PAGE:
by Rob Williams on August 5, 2008 in Motherboards
Need an SLI motherboard but have less than $200 to spend? No need to stress, as the 750i SLI chipset was designed with you in mind. We are taking a look at how eVGA put the chipset to good use in the form of their 750i SLI FTW board, which offers solid performance and overclocking-ability, in addition to great board design.
Half-Life 2: Episode Two
For real-world game testing, we turn to Valve’s Half-Life 2: Episode Two, which has long been a standard for our game benchmarking. With Episode Two, Valve delivers more of what fans loved about the original game, but were kind enough to throw in a few twists. It’s becoming increasingly difficult waiting for Episode Three!
The level used for testing here is ‘Our Mutual Fiend’, which has you navigating a large outdoor area with many Striders and buildings about. The goal is to make your way through the level, decapitating all the Striders you are able, while doing your best to save as many of the buildings as you can. It can be a stressful level, but is great for benchmarking thanks to the constant action and massive amounts of AI.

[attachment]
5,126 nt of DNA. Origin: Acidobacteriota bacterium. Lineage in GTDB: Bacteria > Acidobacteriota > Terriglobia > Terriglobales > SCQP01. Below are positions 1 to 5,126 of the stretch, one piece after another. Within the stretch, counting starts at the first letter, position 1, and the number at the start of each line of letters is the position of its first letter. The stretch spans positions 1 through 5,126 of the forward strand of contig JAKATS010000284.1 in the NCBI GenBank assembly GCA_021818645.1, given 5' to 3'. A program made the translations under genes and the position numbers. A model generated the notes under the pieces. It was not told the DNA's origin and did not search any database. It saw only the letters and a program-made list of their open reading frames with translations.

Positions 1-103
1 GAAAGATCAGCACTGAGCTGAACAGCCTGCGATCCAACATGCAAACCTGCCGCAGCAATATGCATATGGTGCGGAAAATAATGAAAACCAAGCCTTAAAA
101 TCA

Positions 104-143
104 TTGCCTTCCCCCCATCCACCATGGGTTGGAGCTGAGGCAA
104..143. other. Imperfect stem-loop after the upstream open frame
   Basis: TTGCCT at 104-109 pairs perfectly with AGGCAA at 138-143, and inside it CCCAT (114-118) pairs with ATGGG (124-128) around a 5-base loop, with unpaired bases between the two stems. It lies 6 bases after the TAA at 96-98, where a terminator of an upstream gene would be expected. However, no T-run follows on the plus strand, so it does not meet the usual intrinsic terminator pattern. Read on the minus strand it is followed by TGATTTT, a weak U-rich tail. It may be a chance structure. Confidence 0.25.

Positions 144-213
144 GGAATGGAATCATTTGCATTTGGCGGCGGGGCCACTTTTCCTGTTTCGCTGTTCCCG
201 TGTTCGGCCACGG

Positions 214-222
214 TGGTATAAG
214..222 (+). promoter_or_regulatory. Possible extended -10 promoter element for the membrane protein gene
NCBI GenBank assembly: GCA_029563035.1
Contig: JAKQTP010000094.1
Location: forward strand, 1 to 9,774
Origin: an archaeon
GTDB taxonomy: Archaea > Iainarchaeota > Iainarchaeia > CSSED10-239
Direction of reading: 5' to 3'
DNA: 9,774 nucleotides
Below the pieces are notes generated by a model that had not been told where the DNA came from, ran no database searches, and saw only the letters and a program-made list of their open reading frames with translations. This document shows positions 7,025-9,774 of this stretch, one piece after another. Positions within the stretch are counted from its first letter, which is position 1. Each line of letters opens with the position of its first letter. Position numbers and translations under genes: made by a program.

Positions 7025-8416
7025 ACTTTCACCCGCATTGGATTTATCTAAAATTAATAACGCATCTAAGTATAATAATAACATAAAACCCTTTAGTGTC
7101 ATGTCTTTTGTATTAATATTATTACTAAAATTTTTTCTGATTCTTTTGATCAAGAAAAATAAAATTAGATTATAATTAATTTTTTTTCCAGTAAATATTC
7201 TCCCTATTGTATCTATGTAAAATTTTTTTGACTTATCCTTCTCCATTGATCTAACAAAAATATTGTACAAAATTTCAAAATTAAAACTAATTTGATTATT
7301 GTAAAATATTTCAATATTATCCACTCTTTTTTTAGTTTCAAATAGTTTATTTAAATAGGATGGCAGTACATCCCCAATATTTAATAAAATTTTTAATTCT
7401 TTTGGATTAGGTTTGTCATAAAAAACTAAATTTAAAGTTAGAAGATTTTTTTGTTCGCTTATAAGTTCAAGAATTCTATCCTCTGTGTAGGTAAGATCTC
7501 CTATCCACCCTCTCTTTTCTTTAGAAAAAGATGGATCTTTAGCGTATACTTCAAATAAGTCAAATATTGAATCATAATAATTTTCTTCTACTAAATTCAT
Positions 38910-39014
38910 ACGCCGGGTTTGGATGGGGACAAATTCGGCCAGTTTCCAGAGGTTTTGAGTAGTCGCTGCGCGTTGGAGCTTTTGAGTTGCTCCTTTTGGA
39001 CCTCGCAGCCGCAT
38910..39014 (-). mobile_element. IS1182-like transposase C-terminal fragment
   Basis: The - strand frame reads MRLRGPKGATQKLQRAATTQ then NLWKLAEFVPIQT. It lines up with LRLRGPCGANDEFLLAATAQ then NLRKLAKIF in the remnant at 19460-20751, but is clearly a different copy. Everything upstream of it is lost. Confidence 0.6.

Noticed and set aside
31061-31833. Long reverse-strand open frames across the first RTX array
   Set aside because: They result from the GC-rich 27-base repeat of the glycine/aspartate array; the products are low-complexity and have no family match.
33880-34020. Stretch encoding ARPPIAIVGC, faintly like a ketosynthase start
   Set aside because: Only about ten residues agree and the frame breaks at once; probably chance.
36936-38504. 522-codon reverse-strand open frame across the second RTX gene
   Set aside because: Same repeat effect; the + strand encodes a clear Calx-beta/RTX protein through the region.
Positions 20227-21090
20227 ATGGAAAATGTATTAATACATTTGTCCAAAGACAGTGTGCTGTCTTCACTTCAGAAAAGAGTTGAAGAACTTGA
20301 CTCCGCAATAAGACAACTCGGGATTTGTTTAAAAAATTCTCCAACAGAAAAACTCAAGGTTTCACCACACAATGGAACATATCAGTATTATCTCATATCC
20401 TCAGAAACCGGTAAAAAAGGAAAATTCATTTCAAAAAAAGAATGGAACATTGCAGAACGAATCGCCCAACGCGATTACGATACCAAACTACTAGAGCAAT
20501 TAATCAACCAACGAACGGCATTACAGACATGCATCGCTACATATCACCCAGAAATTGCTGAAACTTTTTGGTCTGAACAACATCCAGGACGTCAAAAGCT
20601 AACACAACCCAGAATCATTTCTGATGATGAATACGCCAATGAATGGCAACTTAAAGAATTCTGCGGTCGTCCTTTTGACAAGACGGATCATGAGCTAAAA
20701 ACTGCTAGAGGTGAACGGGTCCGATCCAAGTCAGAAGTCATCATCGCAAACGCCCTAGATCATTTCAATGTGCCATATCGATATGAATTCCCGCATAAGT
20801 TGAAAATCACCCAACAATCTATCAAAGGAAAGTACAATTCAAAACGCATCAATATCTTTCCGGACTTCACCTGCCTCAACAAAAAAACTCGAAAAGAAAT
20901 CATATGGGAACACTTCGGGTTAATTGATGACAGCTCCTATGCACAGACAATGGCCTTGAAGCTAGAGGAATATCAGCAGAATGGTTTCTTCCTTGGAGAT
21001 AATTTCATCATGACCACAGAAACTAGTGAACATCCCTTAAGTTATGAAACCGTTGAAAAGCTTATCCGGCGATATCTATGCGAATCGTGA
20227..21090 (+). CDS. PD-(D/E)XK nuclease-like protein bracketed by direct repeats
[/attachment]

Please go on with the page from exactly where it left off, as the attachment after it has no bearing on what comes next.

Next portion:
For our testing, we begin by loading the level from the console, and once loaded, we enable the FRAPS benchmarking feature which will track our overall FPS information. We begin the level in the same spot each time, and follow a well-defined path throughout until we reach a specific point of the level where we tell FRAPS to wrap up its FPS recording. For detailed information about the settings used in testing, see the screen shots in our Testing Methodology page.
As we expected, the results delivered by the SLI FTW board don’t sway much from the others.
Futuremark 3DMark Vantage
3DMark has been the ‘gaming benchmark’ standard for quite a while, with versions dating all the way back to 1998. Vantage is the latest iteration and is just as hardcore on your GPU as we had hoped. It will be a little while before it can be run on any hardware with relative ease, which makes it a perfect candidate for stressing our rig to the max.
Although the differences between all the boards is minimal, eVGA’s board scored the lowest score we’ve seen, coming right behind ECS’ X48T-A. It became the only board so far to have a GPU score under 5,000. Not a major difference regardless, but a difference nonetheless.